Europe Gibraltar Travel Guides

Hiking the caves in Gibraltar

Rock of Gibraltar Caves

When we were first approached about hiking in the St. Michaels Cave under the Rock of Gibraltar– it was a no brainer to say yes. It was described as a walk underground with a big lake that people often fall into. The thought of some of our group members falling into a lake was even more of a reason to say yes.

When we arrived, we toured the St. Michaels Upper Cave. The formations were amazing and it was huge! Apparently it is used as a concert venue sometimes because of it’s grand cathedral-esque space. Although it was beautiful, there are colored lights that are displayed up the sides of the cave that change with corresponding music. The cave would have been more breath taking to us if the natural colors of the formations would have been shown.

Caves in the Rock of Gibraltar

St. Michaels Cave amphitheatre

Caves in the Rock of Gibraltar

Enjoying the caves

Caves in the Rock of Gibraltar

Looking up!

Hiking St. Michaels Lower Cave in the Rock of Gibraltar

We meet our guide, Julian, outside the upper caves. He took us down a small path that ended at what looked to be an open mine shaft. This lead us to St. Michaels Lower Cave, which you need a guide for. We walked through to an open area where we got read with helmets and initial instructions. The group headed down a narrow staircase which was our first indication that we were a bit claustrophobic.

Caves in the Rock of Gibraltar

Getting nervous for the hike!

Caves in the Rock of Gibraltar

All ready to go

As we continued to get a tiny bit further into the caves, Maxwell and I realized we were 100% claustrophobic. Maybe this explains a little bit of Max’s fear of flying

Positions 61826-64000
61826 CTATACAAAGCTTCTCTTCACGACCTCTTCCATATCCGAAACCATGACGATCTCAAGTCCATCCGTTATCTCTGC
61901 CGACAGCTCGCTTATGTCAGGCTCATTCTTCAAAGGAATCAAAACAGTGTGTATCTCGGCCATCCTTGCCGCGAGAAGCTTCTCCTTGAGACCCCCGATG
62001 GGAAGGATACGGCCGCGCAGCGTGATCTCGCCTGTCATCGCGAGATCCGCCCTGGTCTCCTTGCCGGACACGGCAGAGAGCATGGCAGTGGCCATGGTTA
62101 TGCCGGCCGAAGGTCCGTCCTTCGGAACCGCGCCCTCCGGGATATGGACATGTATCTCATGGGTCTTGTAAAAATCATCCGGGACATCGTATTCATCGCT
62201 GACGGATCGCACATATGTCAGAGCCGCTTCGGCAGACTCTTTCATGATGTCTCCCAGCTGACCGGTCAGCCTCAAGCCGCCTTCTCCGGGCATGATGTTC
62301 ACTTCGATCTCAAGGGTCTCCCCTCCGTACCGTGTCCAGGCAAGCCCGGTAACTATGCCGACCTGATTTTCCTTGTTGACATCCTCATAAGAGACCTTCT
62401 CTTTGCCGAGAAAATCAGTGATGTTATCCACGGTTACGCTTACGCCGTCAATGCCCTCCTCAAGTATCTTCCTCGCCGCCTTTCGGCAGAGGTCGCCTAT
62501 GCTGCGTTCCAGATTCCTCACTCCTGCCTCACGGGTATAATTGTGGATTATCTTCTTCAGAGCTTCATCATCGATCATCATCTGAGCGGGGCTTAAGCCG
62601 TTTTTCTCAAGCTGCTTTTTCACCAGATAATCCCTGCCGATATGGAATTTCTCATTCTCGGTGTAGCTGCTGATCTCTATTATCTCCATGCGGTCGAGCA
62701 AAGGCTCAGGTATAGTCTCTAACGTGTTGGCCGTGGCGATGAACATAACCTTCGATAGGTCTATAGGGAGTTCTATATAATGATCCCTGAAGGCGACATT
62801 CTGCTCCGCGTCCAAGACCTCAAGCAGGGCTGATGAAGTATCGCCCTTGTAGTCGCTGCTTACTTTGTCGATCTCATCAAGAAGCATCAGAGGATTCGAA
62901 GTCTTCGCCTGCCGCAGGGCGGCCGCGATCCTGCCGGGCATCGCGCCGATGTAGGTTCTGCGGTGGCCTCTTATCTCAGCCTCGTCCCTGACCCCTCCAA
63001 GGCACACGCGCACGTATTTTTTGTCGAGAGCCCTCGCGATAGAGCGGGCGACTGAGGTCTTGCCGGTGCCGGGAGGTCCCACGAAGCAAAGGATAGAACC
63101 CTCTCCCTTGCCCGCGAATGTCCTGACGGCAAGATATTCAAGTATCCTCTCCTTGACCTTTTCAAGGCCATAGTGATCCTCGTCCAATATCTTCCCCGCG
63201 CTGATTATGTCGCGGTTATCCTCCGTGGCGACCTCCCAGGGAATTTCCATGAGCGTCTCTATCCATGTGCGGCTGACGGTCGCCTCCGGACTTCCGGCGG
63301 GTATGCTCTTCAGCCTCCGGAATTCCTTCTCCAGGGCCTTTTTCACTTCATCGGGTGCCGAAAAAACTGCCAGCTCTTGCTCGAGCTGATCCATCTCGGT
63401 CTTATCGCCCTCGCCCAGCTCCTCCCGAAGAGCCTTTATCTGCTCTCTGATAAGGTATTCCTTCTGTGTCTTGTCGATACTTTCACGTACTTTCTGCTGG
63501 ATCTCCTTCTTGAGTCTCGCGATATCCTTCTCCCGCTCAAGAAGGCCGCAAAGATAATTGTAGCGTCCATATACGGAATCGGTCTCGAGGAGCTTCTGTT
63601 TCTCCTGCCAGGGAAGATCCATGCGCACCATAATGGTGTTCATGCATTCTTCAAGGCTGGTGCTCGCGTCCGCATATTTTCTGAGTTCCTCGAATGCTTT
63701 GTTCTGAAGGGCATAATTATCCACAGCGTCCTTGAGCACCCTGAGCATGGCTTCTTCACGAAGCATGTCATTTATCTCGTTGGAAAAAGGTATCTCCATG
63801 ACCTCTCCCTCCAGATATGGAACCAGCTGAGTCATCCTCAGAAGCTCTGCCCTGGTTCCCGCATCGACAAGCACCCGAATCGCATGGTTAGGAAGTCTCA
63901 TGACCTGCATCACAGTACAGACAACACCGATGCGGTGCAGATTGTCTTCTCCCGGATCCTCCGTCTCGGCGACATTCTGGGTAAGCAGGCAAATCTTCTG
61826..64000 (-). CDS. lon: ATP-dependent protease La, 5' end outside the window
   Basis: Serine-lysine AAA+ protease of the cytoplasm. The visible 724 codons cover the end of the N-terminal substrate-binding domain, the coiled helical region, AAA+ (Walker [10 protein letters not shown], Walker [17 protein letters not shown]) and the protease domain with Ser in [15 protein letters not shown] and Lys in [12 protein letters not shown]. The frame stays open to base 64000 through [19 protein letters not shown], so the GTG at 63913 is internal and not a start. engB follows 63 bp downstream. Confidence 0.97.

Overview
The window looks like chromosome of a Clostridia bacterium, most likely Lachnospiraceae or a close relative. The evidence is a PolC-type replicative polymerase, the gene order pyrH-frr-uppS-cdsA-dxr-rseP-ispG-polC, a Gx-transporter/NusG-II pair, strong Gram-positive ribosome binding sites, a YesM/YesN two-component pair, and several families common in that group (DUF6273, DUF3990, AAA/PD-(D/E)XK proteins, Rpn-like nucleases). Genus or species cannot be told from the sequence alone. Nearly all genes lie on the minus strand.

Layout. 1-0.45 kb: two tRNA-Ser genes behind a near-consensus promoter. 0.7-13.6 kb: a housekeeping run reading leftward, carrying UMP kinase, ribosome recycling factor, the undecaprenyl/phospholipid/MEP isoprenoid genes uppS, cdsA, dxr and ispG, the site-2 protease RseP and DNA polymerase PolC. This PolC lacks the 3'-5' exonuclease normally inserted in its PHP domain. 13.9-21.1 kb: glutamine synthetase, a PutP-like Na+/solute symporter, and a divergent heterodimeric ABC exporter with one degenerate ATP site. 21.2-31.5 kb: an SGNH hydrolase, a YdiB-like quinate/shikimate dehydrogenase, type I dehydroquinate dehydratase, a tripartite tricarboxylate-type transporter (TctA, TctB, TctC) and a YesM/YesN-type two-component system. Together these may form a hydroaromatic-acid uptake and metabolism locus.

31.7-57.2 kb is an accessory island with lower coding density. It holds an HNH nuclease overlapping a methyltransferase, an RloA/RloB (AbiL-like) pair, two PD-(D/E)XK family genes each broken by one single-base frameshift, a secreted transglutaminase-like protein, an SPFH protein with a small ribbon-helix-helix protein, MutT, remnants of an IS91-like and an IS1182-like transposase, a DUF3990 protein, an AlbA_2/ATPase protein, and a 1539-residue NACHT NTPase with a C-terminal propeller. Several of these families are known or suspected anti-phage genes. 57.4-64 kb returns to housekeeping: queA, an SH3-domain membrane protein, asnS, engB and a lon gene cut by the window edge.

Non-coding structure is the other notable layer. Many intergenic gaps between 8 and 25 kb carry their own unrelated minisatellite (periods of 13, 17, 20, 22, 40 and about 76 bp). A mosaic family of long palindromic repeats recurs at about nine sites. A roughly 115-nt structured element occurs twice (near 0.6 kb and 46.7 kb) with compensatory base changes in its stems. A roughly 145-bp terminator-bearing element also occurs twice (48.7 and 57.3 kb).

Julian explained that there was only one way in and one way out. This thought was terrifying. What if seismic activity happened and we were stuck in there forever! (I shouldn’t have watched documentaries on Chilean miners- ever)

*Sidenote: there was an earthquake in Spain and Gibraltar 3 weeks after we climbed through these caves. Yikes!

Claustrophobia

About 10% of the way through the caves Maxwell and I had a severe panic attack. When I am having one, I like to be left alone. My poor friend group was trying to be comforting but I was not having it.

Caves in the Rock of Gibraltar

My beginning of the claustrophobia

Although I apologized later that day, I will do so again now. I am sorry for what I said when I was having a panic attack and believed the cave to be closing in on us. 

After I received some tough love from them for my outbursts, we calmed down and finished the hike. There were many obstacles that included many ropes, slippery spots, and tip toeing around a huge underground lake. The ledge that was available for walking got pretty narrow. Despite that, none of our group fell in! The hike was easier on the way out because we knew the obstacles and because Max and I were hauling to get out of there.

In total, to the end and back, it took about 2.5 hours; which for a group of 6 of us, was not too bad! Overall, I would recommend this hike for adventurous types that are up for a moderate physical challenge. Our guide, Julian, was fantastic. He was patient and supportive for our group, but especially to Maxwell and I. His contact information can be found on St. Michaels Lower Cave site. Would Maxwell and I do it again? No. But I appreciate the experience in retrospect 🙂

Check out these 3 videos from the hike! The GoPro was great but unfortunately the lighting was poor in the caves. Enjoy!

 

xoxo Leeann

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